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I need to create a ranking of similar strings in a table.

I have the following table

create table names (
name character varying(255)

Currently, I'm using pg_trgm module which offers the similarity function, but I have an efficiency problem. I created an index like the Postgres manual suggests:

CREATE INDEX trgm_idx ON names USING gist (name gist_trgm_ops);

and I'm executing the following query:

select (similarity(n1.name, n2.name)) as sim, n1.name, n2.name
from names n1, names n2
where n1.name != n2.name and similarity(n1.name, n2.name) > .8
order by sim desc;

The query works, but is really slow when you have hundreds of names. Moreover, maybe I forgot a bit of SQL, but I don't understand why I cannot use the condition and sim > .8 without getting a "column sim doesn't exist" error.

I'd like any hint to make the query faster.

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1 Answer 1

up vote 21 down vote accepted

Use set_limit() and the % operator instead. Both are provided by the pg_trgm module.

The way you have it, the similarity between every element and every other element of the table has to be calculated (almost a cross join). If your table has 1000 rows, that is 1,000,000 (!) calculated similarities, before those can be checked against the condition and sorted. Try:

SELECT set_limit(0.8);

SELECT similarity(n1.name, n2.name) AS sim, n1.name, n2.name
FROM   names n1
JOIN   names n2 ON n1.name <> n2.name
               AND n1.name % n2.name

Should be faster by an order of magnitude, but it will still be slow.

You may want to restrict the number of possible pairs by introducing more preconditions (like matching first letter) before cross joining. The performance of a cross join deteriorates quadratically with the growing number of records - O(N²).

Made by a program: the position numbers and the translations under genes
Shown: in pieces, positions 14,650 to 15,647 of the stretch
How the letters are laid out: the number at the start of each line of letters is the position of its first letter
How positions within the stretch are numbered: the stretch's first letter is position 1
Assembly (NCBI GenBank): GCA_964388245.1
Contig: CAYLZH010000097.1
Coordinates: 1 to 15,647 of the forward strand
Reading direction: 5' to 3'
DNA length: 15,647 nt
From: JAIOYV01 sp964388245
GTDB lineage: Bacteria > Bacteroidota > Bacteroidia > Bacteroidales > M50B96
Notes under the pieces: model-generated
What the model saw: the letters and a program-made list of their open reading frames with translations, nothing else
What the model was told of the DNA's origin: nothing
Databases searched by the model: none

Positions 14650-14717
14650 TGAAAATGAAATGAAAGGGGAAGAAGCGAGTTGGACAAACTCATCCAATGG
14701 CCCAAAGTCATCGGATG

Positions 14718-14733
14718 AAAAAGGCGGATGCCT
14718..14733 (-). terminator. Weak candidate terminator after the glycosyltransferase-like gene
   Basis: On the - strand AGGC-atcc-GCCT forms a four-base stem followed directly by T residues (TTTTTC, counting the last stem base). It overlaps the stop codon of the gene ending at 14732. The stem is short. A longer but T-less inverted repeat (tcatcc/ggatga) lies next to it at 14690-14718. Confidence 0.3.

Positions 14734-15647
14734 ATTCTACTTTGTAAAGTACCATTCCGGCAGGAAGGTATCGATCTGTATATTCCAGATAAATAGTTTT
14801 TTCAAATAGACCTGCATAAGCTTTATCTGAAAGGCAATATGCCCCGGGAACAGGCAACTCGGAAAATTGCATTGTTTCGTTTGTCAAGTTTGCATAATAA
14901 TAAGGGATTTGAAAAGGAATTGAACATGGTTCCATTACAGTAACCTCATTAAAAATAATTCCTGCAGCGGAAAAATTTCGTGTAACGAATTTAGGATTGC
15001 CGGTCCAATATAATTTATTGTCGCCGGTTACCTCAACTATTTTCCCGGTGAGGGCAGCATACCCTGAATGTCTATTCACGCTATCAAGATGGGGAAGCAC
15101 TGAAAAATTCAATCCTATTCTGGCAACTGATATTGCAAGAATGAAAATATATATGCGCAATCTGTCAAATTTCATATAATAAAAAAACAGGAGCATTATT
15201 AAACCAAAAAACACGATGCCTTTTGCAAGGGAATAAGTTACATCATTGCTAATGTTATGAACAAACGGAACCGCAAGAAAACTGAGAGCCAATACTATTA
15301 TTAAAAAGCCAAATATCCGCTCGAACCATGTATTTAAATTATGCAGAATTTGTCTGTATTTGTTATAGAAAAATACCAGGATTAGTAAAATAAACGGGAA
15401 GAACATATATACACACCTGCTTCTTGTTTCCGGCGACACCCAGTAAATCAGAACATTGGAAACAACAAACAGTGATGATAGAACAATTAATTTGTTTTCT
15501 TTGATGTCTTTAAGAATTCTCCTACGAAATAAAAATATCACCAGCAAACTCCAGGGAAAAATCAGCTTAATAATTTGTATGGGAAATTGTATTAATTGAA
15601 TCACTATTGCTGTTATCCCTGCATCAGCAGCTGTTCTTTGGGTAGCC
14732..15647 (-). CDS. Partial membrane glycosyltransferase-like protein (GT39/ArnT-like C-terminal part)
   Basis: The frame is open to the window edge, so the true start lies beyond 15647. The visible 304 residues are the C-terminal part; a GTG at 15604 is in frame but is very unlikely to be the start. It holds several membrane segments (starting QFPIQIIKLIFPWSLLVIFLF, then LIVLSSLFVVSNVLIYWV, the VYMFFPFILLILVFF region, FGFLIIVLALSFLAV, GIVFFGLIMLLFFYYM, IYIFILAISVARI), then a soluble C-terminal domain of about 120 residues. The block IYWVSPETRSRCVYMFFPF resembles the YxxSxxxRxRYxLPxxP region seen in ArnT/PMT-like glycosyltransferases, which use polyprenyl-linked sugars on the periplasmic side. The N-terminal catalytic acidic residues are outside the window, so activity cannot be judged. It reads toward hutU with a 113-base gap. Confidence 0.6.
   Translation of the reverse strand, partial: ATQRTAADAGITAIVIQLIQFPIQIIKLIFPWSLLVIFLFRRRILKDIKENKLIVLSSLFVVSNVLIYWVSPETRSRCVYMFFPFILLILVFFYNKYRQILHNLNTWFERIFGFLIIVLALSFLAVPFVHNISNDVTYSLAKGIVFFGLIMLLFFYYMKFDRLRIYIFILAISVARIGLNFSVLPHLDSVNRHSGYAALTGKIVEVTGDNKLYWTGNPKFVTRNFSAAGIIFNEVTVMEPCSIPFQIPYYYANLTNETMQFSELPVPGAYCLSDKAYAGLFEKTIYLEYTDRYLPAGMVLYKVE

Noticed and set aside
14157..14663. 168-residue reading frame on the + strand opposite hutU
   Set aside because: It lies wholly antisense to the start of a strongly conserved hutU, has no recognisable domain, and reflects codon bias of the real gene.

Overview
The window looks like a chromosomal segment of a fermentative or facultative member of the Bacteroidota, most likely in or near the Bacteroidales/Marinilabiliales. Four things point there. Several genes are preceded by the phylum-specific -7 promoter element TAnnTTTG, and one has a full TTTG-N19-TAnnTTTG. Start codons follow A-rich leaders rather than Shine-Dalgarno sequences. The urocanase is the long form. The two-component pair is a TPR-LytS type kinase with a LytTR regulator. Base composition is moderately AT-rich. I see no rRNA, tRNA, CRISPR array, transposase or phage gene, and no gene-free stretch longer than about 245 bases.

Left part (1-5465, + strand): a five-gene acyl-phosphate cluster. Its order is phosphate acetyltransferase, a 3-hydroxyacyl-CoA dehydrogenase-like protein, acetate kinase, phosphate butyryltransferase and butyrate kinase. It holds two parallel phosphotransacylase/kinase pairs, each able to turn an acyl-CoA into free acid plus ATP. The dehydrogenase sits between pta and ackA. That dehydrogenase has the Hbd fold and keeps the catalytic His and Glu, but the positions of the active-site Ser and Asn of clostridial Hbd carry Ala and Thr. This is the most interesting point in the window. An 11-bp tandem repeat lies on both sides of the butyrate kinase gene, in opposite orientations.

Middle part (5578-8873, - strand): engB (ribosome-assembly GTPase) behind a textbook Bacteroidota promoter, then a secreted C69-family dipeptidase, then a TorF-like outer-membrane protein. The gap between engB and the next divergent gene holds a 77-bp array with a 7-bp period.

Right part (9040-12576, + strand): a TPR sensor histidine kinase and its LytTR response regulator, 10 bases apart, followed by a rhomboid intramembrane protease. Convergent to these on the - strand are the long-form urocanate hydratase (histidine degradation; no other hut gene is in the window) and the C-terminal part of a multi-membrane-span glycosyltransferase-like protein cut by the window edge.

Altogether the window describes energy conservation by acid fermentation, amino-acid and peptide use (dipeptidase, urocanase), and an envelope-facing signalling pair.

As to your subsidiary question:

WHERE ... sim > 0.8

Does not work because you cannot refer to output columns in WHERE or HAVING clauses. That's according to the (a bit confusing, granted) SQL standard - which is handled rather loosely by certain other RDBMS.

On the other hand:


Works because output columns can be used in GROUP BY and ORDER BY. Details:

Test case:

I ran a quick test on my old test server to verify my claims.
PostgreSQL 9.1.4. Times taken with EXPLAIN ANALYZE (best of five).

SELECT some_col AS name FROM some_table LIMIT 1000;  -- real life test strings

First round of tests with GIN index:

CREATE INDEX t_gin ON t USING gin(name gin_trgm_ops);  -- round1: with GIN index

Second round of tests with GIST index:

CREATE INDEX t_gist ON t USING gist(name gist_trgm_ops);

New query:

-- SELECT show_limit();
SELECT set_limit(0.8);   -- fewer hits and faster with higher limit

SELECT similarity(n1.name, n2.name) AS sim, n1.name, n2.name
FROM   t n1
JOIN   t n2 ON n1.name <> n2.name
           AND n1.name % n2.name

GIN index used, 64 hits: total runtime: 484.022 ms
GIST index used, 64 hits: total runtime: 248.772 ms

Old query:

SELECT (similarity(n1.name, n2.name)) as sim, n1.name, n2.name
FROM   t n1, t n2
WHERE  n1.name != n2.name
AND    similarity(n1.name, n2.name) > 0.8

GIN index not used, 64 hits: total runtime: 6345.833 ms
GIST index not used, 64 hits: total runtime: 6335.975 ms

Otherwise identical results. Advice is good. And this is for just 1000 rows.

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Wonderful answer, thank you. You're right, I could add a condition on the matching of the first letter, but in those "names" I have names and surnames, sometimes written as "name, surname", sometimes as "surname, name" ... My additional question wasn't related to the use of the alias in the order by, but in the where condition. I thought the similarity could be calculated once for each pair. –  cdarwin Jun 28 '12 at 20:41
@cdarwin: Ah, I got your subsidiary question wrong, sorry. Amended now. The information was still good - in particular, the link I provided applies, regardless. –  Erwin Brandstetter Jun 28 '12 at 20:58

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